Have you been glancing at your wrist since last Friday and feeling that it just doesn’t look right? That it could look better? That it could somehow make your life so much richer? Are you feeling that, somehow, your wrist could be part of a revolution?
It seems that you are not alone if you do: Apple also seems to think that you can use your wrist to usher in a payments and retailing revolution – all you have to do is have the money (and the time to wait) for one of its lovely watches.
As you may know, that watch went on sale last Friday – although you may have to wait until at least June to get one even if you order it today – and with it came a flurry of views and opinions as to how it is going to revolutionise the tech space, the mobile space, the watch industry, the way we pay and how retail works. Not bad for one little device. Many retailers have already leapt to create watch compatible apps
that make use of the fact that the watch is really just a screen extension of your phone. Other brands, such as Yell, have leveraged the watches ability to link to the phones Siri speech recognition/artificial (un)intelligence to let consumers search for businesses by speaking to their watch.
It is safe to say that there are no shortage of ideas or initiatives to make use of the watch.
And that is to be lauded. However, is it really a game changer? Version one probably isn’t, but it has set in motion the inescapably move towards wearables and other ‘new’ takes on what it means to be mobile. As more people start to get these devices, then more retailers and brands will be forced to design for them.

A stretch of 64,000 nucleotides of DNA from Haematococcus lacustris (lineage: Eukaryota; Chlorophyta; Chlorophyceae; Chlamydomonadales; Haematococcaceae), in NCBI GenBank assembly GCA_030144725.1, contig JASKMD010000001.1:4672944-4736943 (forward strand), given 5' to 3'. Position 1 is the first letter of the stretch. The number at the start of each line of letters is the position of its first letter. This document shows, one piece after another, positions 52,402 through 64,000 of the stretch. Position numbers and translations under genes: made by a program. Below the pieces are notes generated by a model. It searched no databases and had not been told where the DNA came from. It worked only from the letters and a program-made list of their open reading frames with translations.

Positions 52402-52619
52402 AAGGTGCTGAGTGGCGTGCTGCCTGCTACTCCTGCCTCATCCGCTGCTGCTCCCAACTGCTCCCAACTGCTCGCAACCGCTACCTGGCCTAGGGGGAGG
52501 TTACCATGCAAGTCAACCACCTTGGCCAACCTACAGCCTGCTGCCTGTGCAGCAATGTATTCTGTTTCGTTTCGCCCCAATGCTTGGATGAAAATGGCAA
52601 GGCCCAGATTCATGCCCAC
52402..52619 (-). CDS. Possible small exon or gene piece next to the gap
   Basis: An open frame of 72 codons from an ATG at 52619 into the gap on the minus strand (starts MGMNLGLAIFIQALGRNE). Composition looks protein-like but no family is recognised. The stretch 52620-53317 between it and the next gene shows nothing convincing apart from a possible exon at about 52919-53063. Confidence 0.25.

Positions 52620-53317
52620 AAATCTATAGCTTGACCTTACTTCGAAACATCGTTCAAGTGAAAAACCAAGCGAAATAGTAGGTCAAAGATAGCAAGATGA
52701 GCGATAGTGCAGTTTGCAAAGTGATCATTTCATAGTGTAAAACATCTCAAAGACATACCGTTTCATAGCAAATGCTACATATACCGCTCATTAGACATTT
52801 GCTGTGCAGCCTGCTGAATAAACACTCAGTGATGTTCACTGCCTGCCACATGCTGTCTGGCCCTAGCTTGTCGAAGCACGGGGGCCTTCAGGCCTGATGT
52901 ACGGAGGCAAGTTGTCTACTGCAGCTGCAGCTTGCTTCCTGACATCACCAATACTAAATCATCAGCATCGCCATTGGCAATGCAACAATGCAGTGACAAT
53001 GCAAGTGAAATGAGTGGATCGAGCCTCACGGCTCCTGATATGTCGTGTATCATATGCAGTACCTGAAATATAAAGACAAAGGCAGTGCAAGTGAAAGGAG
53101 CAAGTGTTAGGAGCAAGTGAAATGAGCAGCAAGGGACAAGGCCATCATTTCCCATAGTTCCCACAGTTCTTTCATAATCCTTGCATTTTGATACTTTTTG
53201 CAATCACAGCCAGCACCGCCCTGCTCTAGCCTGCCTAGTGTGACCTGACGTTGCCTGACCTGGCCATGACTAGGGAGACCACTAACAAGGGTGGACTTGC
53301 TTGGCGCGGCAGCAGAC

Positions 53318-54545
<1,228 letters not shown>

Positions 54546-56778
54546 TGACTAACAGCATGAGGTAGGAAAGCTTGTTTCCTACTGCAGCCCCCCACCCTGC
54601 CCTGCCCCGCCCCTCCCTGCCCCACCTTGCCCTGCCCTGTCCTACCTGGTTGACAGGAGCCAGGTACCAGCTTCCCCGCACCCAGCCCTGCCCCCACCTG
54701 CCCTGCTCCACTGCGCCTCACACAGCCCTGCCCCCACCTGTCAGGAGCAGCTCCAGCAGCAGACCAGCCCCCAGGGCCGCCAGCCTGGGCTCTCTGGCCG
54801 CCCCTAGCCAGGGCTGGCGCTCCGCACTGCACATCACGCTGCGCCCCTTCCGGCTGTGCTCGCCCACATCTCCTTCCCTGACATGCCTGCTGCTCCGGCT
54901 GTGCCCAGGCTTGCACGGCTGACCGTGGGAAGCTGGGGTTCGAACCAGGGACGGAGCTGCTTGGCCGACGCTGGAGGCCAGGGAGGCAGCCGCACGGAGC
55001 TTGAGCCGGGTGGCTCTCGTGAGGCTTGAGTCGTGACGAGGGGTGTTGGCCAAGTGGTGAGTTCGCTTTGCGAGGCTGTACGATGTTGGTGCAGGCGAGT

If Apple Pay and the watch take off then it will also be a driver for NFC and will open the door for mainstream mobile payments in store.
It will also become the message centre of choice and so has the potential to disrupt the digital marketing world too.
In short it could be a game changer.
But what if no one really wants one? Research by Gfk
suggests that, while interest in the watch is high at 49% of people, only 12% have any real intention to buy one. Is that 12% going to be enough to ferment revolution? Well quite possibly. The iPhone had a similarly ‘low’ penetration early on and look what that did to the mobile phone industry.
So will you, as retailers, be beset with demands to create apps and services for the watch? Well, your CEO might suggest it, but you need to look at how it fits in with your overall mobile strategy and what benefits it can actually bring at this stage. It won’t be a killer app for all, but it will be for some. Either way, the clock is ticking.